Then again, as a female colleague of mine pointed out, some women dress provocatively in a work situation to draw attention to themselves.  As my colleague commented, this draws attention to their sexuality but detracts from perceptions of their competence.   So women are often confronted with a dilemma – conform to unfair standards or dress inappropriately.

Rather than accepting this dilemma, women and men can learn ways to present themselves bodily so that potential followers are not left experiencing discomfort or uncertainty about how to communicate with, or relate to, their leaders.

Increasingly, followers have been shown to prefer characteristics that are described as the soft skills – that is skills associated with emotional intelligence such as empathy, compassion, listening skills, communicating to inspire followers, congruence and creativity.

Through mindfulness, leaders can develop a presence (irrespective of physical height) that conveys a sense of balance and calm.  They can face problems with greater clarity and creativity.  Their very presence can communicate support and generate confidence in others who are faced with difficult situations.

Leaders need to be physically present to their staff so that their positive bodily influence can be experienced first-hand.  They also need to care for themselves bodily by looking after themselves so that they can withstand the stresses of their role but, at the same time, have real concern for the physical welfare of staff.

By building resilience through mindfulness practice, you can communicate non-verbally that they you are in control of yourself and the situation.  Even when you are not conscious of the impact of your demeanour, others take note and are influenced by how you present yourself – your bearing can communicate respect for others, personal confidence and self-awareness.

Somatic meditation is one way for a leader to get in touch with their bodies and their reality.  It enables them to be more conscious of how stress is stored in the body and emitted through physical actions and non-verbal activity.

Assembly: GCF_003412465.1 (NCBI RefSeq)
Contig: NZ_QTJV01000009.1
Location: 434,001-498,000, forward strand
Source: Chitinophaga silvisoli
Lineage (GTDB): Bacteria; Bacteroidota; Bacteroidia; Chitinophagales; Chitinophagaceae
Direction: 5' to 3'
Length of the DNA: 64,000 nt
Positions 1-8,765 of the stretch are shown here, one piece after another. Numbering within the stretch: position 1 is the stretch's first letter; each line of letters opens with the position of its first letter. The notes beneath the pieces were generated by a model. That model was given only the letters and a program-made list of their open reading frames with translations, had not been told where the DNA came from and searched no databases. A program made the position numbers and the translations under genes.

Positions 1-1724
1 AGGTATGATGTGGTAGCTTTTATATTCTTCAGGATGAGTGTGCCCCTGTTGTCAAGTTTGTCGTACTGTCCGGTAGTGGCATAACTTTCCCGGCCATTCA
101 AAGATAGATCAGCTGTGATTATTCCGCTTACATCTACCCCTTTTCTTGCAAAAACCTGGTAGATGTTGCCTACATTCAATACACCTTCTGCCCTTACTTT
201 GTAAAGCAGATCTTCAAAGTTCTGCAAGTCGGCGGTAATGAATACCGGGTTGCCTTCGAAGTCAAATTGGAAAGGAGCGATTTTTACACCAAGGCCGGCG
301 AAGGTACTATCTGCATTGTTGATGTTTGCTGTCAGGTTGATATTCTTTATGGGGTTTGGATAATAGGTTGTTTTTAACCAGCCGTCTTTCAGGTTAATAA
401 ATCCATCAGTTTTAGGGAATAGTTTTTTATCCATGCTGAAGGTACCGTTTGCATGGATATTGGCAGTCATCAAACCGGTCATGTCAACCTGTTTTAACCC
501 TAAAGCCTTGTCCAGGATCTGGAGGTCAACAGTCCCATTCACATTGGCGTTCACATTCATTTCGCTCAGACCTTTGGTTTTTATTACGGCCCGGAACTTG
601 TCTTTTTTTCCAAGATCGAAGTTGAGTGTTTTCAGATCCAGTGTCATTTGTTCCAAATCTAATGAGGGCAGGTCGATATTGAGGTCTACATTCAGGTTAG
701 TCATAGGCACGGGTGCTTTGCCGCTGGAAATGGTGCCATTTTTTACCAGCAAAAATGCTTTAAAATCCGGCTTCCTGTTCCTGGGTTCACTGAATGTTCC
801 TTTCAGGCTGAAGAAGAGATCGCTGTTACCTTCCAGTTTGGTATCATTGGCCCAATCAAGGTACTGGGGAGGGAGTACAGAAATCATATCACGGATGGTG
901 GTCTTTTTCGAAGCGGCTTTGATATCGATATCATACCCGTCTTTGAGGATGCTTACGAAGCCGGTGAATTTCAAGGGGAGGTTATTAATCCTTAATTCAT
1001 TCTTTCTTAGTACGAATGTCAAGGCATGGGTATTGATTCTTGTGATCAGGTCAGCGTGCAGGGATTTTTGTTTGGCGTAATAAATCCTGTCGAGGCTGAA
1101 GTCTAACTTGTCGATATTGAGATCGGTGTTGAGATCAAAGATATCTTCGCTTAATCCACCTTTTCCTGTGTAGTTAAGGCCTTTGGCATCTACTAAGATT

Amanda also alludes to the research work of Norman Doidge and highlights the mind-body connection and the role of exercise such as yoga and walking in enhancing this connection and improving brain functioning.   In the light of this research and the foregoing discussion, Amanda exhorts leaders to be aware of the role of their bodies in the process of leadership:

Our bodies and physicality in leadership are gateways to important forms of intelligence, to wisdom and mindfulness.  They provide us with ways of noticing and revaluing the present, experiencing the full richness of the people and situations around us.  Physicality is not something to be ignored, suppressed or overcome in leadership, but a means of helping us live and lead more fully.  (p. 129)

As we grow in mindfulness, we become increasing aware of how we experience the world through our bodies and how others experience us as leaders through their perceptions of our bodily presence.

By Ron Passfield – Copyright (Creative Commons license, Attribution–Non Commercial–No Derivatives)

Image source: courtesy of rawpixel on Pixabay

Disclosure: If you purchase a product through this site, I may earn a commission which will help to pay for the site, the associated Meetup group and the resources to support the blog.

Somatic Meditation: A Pathway to Mindfulness and Trauma Healing

Somatic meditation involves grounding your meditation in your body and not in your mind.  We spend so much time in our minds, thinking about the past and the future.

This form of meditation enables us to take advantage of the “natural wakefulness” of our own bodies and to really connect with the present moment.

Conscious breathing is central to somatic meditation and this can take many forms such as:

  • lower belly breathing
  • whole body breathing

Somatic meditation also incorporates awareness about sensations in your body that you can develop through practices such as posture alignment, massage, mindful walking and progressive relaxation.

Dr. Catherine Kerr, through her neuroscience research, has shown that mindfulness-based body awareness (developed through conscious breathing and awareness of body sensations) can actually change your mind.

She demonstrates how somatic meditation can overcome negative thoughts and reduce depression, stress and distress from chronic pain.

Sandra Hotz, through her Body Centred Psychotherapy, uses somatic meditation for healing trauma.  Your many life experiences are not only stored in your mind but also in your body.  Somatic meditation can help to release deep and painful memories that are locked up within your body.

Sandra offers personal counselling as well as a range of meditation classes and courses, including courses in somatic meditation.

Somatic meditation takes so little time and effort but its benefits are far-reaching.  It will help you to achieve stillness and calm and to reduce the hectic pace of your life – it is one sure way to grow mindfulness.

Image Source: Courtesy of Pixabay.com